Disappointment was in the air across Kenilworth and Burton Green as decisions over HS2 are set in and work continues to find a fair deal for residents.
The HS2 Select Committee last week announced that Burton Green would not get a deep-bore tunnel and that Kenilworth’s traffic would be monitored.
They were part of it’s first decisions after months of petitioning by residents.
Councillors and campaigners have expressed disappointment over the decisions, but with hope that there is still time for a better deal to be found
Conservative Parliamentary candidate Jeremy Wright said that while a deep-bore tunnel would have been the “best outcome” for the village, it was certainly not the final word on mitigation measures alongside the high speed track.
“I don’t think the argument for it could have been better presented,” he said.
“I do think all the petitioners were given a fair hearing by the committee, but I regret that they were not persuaded.
“I think it’s crucial now to recognise though that the decisions of the committee are not all unhelpful. It is not their last word and that there is still more to do to obtain effective mitigation and compensation.”
Cllr Bob Stevens, Warwickshire County Council’s HS2 cabinet member said: “It is an immense disappointment that the committee has virtually dismissed the case for better design solutions for our communities.
“In any case, we are eager to see that the review ordered into lowering the line will result in reducing the noise and visibility of HS2, particularly in rural areas.”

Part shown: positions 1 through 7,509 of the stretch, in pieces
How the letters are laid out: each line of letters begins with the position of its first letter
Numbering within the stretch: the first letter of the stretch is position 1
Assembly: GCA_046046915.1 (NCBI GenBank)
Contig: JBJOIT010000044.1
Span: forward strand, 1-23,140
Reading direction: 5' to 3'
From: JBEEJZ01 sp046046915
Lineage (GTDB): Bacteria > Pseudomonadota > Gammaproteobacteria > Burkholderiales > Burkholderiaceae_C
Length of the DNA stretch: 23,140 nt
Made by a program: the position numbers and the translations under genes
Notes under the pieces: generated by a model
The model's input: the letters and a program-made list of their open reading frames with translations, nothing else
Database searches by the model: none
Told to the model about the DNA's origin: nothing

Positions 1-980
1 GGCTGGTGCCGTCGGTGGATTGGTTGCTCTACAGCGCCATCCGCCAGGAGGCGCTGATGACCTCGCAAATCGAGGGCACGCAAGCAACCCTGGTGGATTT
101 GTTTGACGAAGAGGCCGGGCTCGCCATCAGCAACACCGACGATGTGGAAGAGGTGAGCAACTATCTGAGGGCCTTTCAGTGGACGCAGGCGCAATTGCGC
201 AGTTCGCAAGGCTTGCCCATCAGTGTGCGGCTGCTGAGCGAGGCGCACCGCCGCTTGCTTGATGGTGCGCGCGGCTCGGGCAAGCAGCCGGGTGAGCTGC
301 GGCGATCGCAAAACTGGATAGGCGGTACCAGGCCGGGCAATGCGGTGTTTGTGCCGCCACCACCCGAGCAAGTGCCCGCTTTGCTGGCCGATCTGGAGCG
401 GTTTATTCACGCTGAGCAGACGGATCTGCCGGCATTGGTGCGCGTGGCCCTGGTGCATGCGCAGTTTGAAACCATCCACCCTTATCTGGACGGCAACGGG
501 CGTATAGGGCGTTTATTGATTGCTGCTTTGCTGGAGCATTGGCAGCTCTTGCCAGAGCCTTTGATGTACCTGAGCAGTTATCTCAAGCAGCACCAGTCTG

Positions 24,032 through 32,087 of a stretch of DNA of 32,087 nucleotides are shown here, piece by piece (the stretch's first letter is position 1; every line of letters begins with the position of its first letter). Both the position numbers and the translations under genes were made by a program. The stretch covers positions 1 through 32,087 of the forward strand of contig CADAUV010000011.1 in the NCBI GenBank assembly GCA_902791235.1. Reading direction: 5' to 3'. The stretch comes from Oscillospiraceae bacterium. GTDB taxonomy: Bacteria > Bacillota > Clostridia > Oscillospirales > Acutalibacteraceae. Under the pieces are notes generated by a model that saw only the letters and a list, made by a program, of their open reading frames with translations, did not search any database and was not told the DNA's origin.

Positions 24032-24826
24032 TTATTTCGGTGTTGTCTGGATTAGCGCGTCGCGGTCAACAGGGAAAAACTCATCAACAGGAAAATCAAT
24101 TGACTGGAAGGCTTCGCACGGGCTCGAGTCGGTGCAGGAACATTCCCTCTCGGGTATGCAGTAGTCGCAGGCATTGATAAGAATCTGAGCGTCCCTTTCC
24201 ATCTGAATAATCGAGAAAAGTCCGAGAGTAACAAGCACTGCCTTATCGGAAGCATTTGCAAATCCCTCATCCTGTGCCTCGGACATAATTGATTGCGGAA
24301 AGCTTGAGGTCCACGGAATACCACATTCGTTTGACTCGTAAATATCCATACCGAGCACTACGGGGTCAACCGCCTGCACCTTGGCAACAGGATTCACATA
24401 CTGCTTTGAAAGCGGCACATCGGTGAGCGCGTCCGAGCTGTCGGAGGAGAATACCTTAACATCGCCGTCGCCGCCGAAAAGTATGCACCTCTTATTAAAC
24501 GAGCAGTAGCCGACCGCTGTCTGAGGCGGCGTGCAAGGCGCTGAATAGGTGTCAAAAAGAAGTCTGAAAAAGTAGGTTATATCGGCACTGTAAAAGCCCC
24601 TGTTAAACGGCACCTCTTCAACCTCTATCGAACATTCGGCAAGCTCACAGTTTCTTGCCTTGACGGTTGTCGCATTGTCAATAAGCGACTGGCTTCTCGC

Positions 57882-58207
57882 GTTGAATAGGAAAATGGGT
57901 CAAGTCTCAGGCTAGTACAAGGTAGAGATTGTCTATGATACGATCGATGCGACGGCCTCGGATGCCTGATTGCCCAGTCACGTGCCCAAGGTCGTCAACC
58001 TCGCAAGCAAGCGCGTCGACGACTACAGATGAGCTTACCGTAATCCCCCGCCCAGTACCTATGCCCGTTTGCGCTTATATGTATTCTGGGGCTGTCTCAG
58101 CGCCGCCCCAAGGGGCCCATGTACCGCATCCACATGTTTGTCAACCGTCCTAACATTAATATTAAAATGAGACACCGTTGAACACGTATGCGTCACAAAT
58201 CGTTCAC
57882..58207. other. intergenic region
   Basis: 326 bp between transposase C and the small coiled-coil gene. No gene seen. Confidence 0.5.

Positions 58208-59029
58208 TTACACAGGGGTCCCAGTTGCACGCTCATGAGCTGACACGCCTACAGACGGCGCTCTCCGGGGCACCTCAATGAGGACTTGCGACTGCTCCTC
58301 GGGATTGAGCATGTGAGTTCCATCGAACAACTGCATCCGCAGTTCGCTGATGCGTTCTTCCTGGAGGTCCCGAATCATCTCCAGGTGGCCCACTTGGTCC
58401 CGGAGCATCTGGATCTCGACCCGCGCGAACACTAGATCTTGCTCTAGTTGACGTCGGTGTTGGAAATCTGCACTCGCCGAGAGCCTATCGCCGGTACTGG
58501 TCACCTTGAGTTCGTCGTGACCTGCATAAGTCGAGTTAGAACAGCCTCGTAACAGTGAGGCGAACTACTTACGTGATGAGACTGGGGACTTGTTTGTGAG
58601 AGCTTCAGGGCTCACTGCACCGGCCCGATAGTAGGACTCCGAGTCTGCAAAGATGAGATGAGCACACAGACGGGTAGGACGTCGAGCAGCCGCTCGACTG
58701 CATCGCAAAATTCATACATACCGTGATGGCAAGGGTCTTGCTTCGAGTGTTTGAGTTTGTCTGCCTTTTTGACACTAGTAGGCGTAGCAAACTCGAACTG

It is an immense disappointment that the committee has virtually dismissed the case for better design solutions for our communitiesCllr Bob Stevens
Warwick district councillor, George Illingworth (Con, Abbey) described it as a “great disappointment” that Burton Green’s tunnel had been rejected, but agreed there was still hope for improvements.
“If anywhere is deserving of a tunnel it is Burton Green,” he said. “The good news is, if it is good news, that there is a lot of scope now for a new village hall and plans are being made for that in the village.
“The committee has recognised that there is a problem in Kenilworth with business and traffic, which we are glad has been taken on board.
“This very clearly is an issue, and we are still very concerned about the A46 and access. But of course compensation is a big issue which a lot of people are waiting to hear more about.”
Dealing with compensation, the committee of MPs, which will resume sessions after the General Election, announced it will monitor applications made to the Need-to-Sell scheme from the Crackley area to ensure fairness.
The Government buyout scheme is open to those living outside the 120-metre safeguarded zone who wish to move - but has been criticised for not helping keep communities together.
Guidelines from HS2 Ltd state that the Need-to-Sell scheme is open to anyone with a “compelling reason to sell but can’t as a direct result of the announcement of the HS2 route”.
Compelling reasons include unemployment, relocation or ill health - but each is judged on its merits. Traffic management will continue to be addressed by Warwickshire and Coventry highways authorities and the University of Warwick.